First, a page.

Thursday night, the night Labour lost Tower Hamlets, felt like a bit of a flashback. The venue was different, York Hall instead of Canary Wharf’s Winter Gardens, but Oliur Rahman and Rania Khan were doing V for Victory signs, hard working Labour activists were miserable and Ken Clark (London Labour’s regional director) was at the front of the room looking grumpy. One difference though – in 2006 I went up to a couple of Labour councillors and gave them a piece of my mind for working as a part of a group of Labour councillors who were making deals with Respect and others to save their own skins and knife councillors they disliked. This time Lutfur Rahman was victorious, but no longer in the Labour Party, at last openly supported by Respect and by others who travel through political parties as it suits them.
This election result came after a messy summer, where two separate panels made up of NEC and regional board members decided not to shortlist Lutfur Rahman, but he got on the shortlist through an appeal. Having previously declined to shortlist him, NEC members chose not to accept his nomination by the local party, and voted instead to impose the sitting council leader Helal Abbas.
Abbas is a decent man with an impressive personal story. From his leadership of the local squatters movement in the 1980s, standing up for Bengali families in desperate need who were excluded from social housing, to his record as the first Bangladeshi council leader, Abbas was the best candidate to steer us through the difficult times ahead. Why did he lose?
It will take a bit longer than a day to articulate what went on in the Bangladeshi community over the past few weeks and months. It is important to be clear that our greatest campaign leaders and activists were Bangladeshi, and that Lutfur presented himself as “Real Labour”, exactly like Respect before him – the bonds that tie our party to the east end of London remain strong, and our opponents only win by impersonating us.
I think our loss has two root causes. One, despite London region intending to run a short selection process and leave us a long summer to campaign, the cock ups and conspiracies meant we must have appeared to our electorate to spend the entire summer warring amongst ourselves. Combined with the London mayoral selection and leadership elections that many of us were involved in, we can’t blame our electorate for feeling like we lost our focus on what should really matter. We did continue to run campaign sessions several times a week, but not everyone will have seen us. This will have contributed to the very low turnout.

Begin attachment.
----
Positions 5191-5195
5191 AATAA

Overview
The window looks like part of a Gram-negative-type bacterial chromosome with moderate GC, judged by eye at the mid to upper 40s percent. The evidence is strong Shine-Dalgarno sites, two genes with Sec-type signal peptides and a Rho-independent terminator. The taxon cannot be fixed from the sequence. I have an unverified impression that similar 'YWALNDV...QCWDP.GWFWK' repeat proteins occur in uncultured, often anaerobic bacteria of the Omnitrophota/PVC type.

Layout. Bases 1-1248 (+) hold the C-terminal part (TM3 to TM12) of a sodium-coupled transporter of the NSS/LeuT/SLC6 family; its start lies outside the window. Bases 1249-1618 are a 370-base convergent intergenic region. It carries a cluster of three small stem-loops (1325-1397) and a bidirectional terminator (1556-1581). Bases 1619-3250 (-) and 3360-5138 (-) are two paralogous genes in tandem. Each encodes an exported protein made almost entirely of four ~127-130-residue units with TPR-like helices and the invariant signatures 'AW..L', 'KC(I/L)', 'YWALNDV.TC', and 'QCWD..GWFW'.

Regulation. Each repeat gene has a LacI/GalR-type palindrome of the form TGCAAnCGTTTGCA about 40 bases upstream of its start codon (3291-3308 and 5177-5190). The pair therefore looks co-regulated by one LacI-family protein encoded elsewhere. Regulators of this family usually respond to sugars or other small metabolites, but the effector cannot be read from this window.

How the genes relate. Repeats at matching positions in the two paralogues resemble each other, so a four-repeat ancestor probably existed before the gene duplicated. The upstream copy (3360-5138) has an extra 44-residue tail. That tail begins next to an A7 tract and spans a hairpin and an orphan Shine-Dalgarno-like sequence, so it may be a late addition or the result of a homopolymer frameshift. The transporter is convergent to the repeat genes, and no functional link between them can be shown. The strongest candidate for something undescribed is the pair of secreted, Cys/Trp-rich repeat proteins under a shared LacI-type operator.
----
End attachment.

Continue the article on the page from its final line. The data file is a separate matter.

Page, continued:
Secondly, Lutfur’s narrative was up and running before our story had its boots on. Lutfur presented himself as a victim of the evil Labour Party machine. He had much of the Bengali media behind him, and the intervention of Ken Livingstone, who turned up a few days before polling day and did a walkabout with Lutfur that the BBC were available to film, meant that Labour Party process was all anyone could talk about. Added to this was a smear campaign more filthy than I could have imagined – and I’ve seen a few nasty ones since Respect came into town.
Make no mistake though, there is no difference between the coalition of people that came within one councillor of toppling us in 2006 and the people who managed it on Thursday. Previously Ken Livingstone came to Tower Hamlets to slate Jim Fitzpatrick MP and give Galloway a hug, this time he slated Abbas and hugged Lutfur. Siraj of Clifton restaurant was a supporter of Galloway then and he’s a supporter of Lutfur now. Oliur Rahman, the first Respect councillor and opponent of Jim Fitzpatrick in 2005, who has been a member of four political groups in as many years (SWP/Respect, Left List, Labour, Lutfur), was crowing at the Labour defeat.
The selection process was a mess, but the NEC were absolutely right to stop Lutfur being the Labour candidate.
We defeated Respect convincingly in May 2010, and we’ll do it again. We’ll do it in exactly the same way. Again, we have a wave of new activists who are disgusted at what they have seen and want to defeat it. Again, we have excellent local organisation and hard working talented activists and councillors. We’re stronger than before, with two excellent Labour MPs. We’ll win back the hearts and minds of the people of Tower Hamlets through demonstrating that we understand their concerns, and that only Labour can represent the whole of our community.
This time we’ll have to stand up for them in opposition at the Town Hall. If you oppose the politics of hatred and division that Galloway stood for in Tower Hamlets – before we drummed him out – then stand with us.